Special Ops

In Taylor Sheridan’s projects, women often take on the role of lone wolves and fit into specific archetypes, such as the vulnerable naif, the ferocious badass, or the steely matriarch. Sheridan himself is a lone wolf in the industry, preferring individual work over collaborative writing in writers’ rooms. His rise to success has been marked by an embrace of genre tropes, contributing to his reputation in Hollywood.

His latest series, “Special Ops: Lioness,” stands out as the first of his shows to feature a true multiplicity of female leads and an explicitly gendered premise. The story loosely follows a real CIA program, where undercover agents form relationships with suspected terrorists’ female family members to gather intelligence. However, Sheridan’s depiction of women remains limited in nuance, despite the increase in female protagonists.

The show is unapologetically military propaganda, positioning the United States Armed Forces as the protectors of the weak and framing the entire Middle East as vulnerable. It lacks curiosity about the circumstances that lead to conflicts in the region, serving a vision of U.S. hegemony that may not resonate with all viewers.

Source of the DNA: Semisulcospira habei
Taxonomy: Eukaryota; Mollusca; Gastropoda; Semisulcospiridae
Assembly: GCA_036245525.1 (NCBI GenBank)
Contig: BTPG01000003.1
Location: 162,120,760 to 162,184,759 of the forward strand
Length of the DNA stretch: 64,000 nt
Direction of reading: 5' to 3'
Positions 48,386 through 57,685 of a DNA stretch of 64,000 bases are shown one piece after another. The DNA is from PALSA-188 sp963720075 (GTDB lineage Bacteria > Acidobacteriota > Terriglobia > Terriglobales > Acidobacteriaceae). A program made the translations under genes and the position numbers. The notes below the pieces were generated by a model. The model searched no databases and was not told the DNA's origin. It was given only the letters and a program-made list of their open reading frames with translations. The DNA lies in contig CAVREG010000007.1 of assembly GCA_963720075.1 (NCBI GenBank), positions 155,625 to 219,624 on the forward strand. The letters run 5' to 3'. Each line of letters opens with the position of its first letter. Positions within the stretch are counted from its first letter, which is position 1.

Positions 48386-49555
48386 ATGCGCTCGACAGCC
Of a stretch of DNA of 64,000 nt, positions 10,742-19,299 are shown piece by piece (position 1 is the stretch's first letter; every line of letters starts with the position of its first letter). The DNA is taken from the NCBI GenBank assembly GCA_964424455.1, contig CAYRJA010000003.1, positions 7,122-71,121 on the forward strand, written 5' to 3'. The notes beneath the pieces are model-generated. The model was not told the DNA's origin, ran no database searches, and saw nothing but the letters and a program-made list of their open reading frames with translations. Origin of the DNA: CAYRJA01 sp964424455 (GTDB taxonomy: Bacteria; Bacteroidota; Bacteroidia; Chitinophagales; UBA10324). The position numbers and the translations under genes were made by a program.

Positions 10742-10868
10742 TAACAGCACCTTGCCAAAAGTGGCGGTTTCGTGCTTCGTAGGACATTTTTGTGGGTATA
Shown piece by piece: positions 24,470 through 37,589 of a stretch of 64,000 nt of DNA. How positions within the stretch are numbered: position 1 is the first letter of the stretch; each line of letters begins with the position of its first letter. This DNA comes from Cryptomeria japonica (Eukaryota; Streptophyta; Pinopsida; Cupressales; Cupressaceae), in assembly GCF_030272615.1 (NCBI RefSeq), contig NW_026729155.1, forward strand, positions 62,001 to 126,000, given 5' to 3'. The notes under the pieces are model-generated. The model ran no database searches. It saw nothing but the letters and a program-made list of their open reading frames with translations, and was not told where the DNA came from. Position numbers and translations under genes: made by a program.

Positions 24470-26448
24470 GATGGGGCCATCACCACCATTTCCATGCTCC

Nicole Kidman stars and executive produces the series but has limited screen time in the premiere episode. Her character, Joe, leads the Lioness team, while Laysla De Oliveira portrays Cruz, a ferocious combatant who becomes an asset to the team. The show incorporates masculine conflicts and struggles into the lives of its female leads, perpetuating stereotypes and limiting their character development.

“Lioness” may bring some new elements to Sheridan’s repertoire, but it still reflects his penchant for writing scripts for multiple shows simultaneously, which can lead to a lack of depth in character development. The series may not appeal to those seeking a more nuanced exploration of gender dynamics and geopolitical complexities.


By acinetv